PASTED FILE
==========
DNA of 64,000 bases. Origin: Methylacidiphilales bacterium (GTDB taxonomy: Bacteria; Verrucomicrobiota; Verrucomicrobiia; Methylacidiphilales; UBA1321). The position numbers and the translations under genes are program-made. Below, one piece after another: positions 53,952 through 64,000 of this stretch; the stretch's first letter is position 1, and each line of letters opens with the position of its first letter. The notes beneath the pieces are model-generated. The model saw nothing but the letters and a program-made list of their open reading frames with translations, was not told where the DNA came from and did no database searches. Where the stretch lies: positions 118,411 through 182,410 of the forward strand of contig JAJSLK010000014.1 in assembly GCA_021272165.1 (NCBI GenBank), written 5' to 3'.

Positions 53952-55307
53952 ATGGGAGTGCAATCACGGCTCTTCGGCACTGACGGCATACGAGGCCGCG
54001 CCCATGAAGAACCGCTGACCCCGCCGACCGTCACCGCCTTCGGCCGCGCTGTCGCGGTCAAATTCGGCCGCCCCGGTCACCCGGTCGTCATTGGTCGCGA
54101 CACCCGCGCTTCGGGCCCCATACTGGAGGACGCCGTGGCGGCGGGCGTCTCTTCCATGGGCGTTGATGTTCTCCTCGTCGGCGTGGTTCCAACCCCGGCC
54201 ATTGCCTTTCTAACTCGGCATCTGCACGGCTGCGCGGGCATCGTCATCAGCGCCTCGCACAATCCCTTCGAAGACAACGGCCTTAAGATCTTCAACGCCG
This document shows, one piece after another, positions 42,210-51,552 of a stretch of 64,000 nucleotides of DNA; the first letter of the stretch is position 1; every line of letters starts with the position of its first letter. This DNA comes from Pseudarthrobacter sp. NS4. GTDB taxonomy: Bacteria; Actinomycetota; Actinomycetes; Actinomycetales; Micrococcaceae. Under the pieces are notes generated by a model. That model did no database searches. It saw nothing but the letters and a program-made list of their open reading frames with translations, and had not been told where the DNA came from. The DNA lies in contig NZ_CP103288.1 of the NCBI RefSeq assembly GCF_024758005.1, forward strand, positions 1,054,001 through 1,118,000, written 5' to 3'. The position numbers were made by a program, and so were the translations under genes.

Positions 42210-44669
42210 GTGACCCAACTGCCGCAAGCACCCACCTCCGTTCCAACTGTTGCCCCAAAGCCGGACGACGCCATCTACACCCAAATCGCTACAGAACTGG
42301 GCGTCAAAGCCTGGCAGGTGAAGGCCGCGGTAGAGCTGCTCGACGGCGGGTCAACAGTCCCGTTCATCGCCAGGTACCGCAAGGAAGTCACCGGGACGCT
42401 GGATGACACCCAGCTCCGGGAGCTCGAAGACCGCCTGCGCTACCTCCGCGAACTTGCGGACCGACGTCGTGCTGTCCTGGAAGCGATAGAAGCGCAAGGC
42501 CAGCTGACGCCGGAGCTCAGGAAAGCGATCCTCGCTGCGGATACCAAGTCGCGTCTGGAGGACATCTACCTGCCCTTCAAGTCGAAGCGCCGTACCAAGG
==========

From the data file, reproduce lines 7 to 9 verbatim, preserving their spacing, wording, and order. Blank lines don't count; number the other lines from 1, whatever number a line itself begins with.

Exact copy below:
This document shows, one piece after another, positions 42,210-51,552 of a stretch of 64,000 nucleotides of DNA; the first letter of the stretch is position 1; every line of letters starts with the position of its first letter. This DNA comes from Pseudarthrobacter sp. NS4. GTDB taxonomy: Bacteria; Actinomycetota; Actinomycetes; Actinomycetales; Micrococcaceae. Under the pieces are notes generated by a model. That model did no database searches. It saw nothing but the letters and a program-made list of their open reading frames with translations, and had not been told where the DNA came from. The DNA lies in contig NZ_CP103288.1 of the NCBI RefSeq assembly GCF_024758005.1, forward strand, positions 1,054,001 through 1,118,000, written 5' to 3'. The position numbers were made by a program, and so were the translations under genes.

Positions 42210-44669
42210 GTGACCCAACTGCCGCAAGCACCCACCTCCGTTCCAACTGTTGCCCCAAAGCCGGACGACGCCATCTACACCCAAATCGCTACAGAACTGG